In the in vivo study we used a modified experimental model originally adapted to study antimicrobials for their ability to reduce Acinetobacter baumannii-induced wound infection in mice36. We demonstrated that this model is also suitable to study the clinically relevant S. aureus as wound healing impairing pathogen and NANO-LPPO as an efficient antibacterial wound dressing. LPPO exerted topical antibacterial activity when loaded at 5 and 10% with negligible systemic levels in liver and/or plasma. Similarly, a bioactive antibacterial (with sustained amoxicillin release for up to 1 week) bilayer PCL/gelatin nanofibrous scaffold hindered bacterial growth and promoted full-thickness wound healing37. Moreover, our newly developed dressing also slightly improved granulation tissue formation and this effect persisted when NANO was loaded with LPPO. The healing promoting effect can even be improved by specific modifications of the material structure, for example by combining the PCL with fish collagen and covalently bonded chitooligosaccharides38. Another scaffold comprised two supportive PCL-chitosan layers (accelerating healing) on the sides and a polyvinyl alcohol-metformin hydrochloride (down-regulating expression of fibrosis-related genes) in the middle39. From this point of view fabricated scaffolds are promising candidates for treatment (reducing fibrosis/infection and facilitating repair/regeneration) of full-thickness wounds in vivo.


In the present study, we have demonstrated that the PCL-based/LPPO-loaded active wound dressing (NANO-LPPO) is effective in preventing S. aureus-induced wound infection in mice. The in vitro cytotoxicity and morphology assays indicated that the PCL-LPPO nanofibrous material has promising biocompatibility. LPPO is likely released by two main mechanisms, i.e. diffusion from the PCL and degradation of the PCL. LPPO exerted topical antibacterial activity when loaded at 5 and 10%. The most interesting and novel feature of the antibacterial dressing represents the ability of bacteria to increase the LPPO release rate into the wound. In detail, the enzymatic degradation of the nanofibrous scaffold is promoted by LPPO itself and also by (microbial) lipases. In other words the more bacterial burden in the wound will be present the more antibacterial compound will be released. A mechanism that may be found clinically relevant also for other medical applications (e.g. suture material). In summary, PCL-LPPO represents a promising strategy to replace traditional wound dressings with a potential to promote wound repair also in clinical settings. Nevertheless, the use of a murine model represents a limitation of our study due to interspecies variability. Further pre-clinical studies conducted on large animal models physiologically/evolutionary closer to humans are thus warranted by the presented set of data.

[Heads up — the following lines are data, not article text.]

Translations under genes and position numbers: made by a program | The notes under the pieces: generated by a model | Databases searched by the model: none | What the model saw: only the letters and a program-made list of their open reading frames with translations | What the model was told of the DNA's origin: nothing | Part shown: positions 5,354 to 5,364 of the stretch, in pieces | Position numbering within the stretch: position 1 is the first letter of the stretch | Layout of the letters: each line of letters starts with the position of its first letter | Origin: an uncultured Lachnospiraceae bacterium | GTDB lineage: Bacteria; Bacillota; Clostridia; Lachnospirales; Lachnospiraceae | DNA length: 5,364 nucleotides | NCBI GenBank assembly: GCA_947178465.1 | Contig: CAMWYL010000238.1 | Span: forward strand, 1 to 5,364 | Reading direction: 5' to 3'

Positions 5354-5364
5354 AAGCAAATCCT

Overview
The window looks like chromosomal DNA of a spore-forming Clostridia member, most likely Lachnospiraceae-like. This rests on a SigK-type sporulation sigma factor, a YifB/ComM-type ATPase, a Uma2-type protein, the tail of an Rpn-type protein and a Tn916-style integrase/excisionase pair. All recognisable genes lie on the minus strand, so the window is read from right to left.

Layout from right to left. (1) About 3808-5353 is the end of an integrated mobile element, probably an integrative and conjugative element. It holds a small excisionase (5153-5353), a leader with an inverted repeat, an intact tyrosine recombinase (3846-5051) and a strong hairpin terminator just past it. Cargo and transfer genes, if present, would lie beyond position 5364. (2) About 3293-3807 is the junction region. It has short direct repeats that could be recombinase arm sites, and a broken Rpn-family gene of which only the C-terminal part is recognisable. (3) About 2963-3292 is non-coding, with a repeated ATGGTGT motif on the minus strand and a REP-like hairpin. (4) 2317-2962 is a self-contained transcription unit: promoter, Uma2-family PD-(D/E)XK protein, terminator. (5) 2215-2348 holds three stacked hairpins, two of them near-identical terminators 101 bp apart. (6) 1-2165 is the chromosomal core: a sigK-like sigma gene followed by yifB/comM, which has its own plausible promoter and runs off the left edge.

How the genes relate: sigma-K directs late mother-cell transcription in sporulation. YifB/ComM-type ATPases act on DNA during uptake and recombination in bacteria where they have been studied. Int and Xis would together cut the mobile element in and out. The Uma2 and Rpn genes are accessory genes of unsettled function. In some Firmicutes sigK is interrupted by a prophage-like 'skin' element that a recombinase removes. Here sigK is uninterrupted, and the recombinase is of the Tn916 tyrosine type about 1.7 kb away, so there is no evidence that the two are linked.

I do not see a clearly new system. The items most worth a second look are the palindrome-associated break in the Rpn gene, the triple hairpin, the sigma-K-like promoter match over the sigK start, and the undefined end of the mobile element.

Materials and methods


The second generation LPPO DR-6180 (Fig. S4) was synthesized in multigram quantities according to the procedure reported previously6.

Nanofibrous materials preparation and loading with LPPO

Nanofibrous wound dressings were prepared by blending electrospinning technology18,40. Four nanofibrous (polycaprolactone—PCL) materials with different concentrations of LPPO were prepared (0, 2, 5, and 10 wt%). All concentrations were calculated for dry matter (excluded solvent). Firstly, LPPO was dissolved in chloroform/ethanol (Penta s.r.o., Praha, Czech Republic) solvent mixture at a weight ratio of 8:2 (solution for preparation of NANO supplemented with LPPO 2% was prepared by dissolving 0.32 g of LPPO in 84 g of solvent mixture; solution for preparation of PCL supplemented with 5% LPPO was prepared by dissolving 0.8 g of LPPO in 84 g of solvent mixture; solution for preparation of PCL supplemented with 10% LPPO was prepared by dissolving 1.6 g of LPPO in 84 g of solvent mixture). The ultrasound (40 kHz, 50 W) was then applied for 30 min to enhance the solubilization of LPPOs and ensure homogeneity of the spinning solutions using an ultrasonic bath (Shesto, Watford, UK). Then 16 g of polycaprolactone (Merck, Praha, Czech Republic) with an average molecular weight Mn 45,000 was dissolved in each solution. The polymer concentration used for obtaining continuous fibrous meshes was 16 wt% (LPPO is not included in this ratio). All materials were electrospun using Nanospider NS 1WS500U (Elmarco a.s., Liberec, Czech Republic) on polypropylene spunbond microfiber nonwoven (Pegatex S; 20 g/m2; fiber diameter 20 µm; PFNonwovens Czech, Czech Republic). For electrospinning, a positive voltage was applied to the wire (i.e., the spinning electrode) and a negative voltage was applied to the collector; the potential difference was 40 kV. The distance between the spinning electrode and the collector was 160 mm. The temperature during the experiments was 22 ± 5 °C, with a relative humidity of 40 ± 5%. Produced samples were finally sterilized in the flow box using a UV light for 10 min for each side.

Scanning electron microscopy (SEM) and morphological analysis of PCL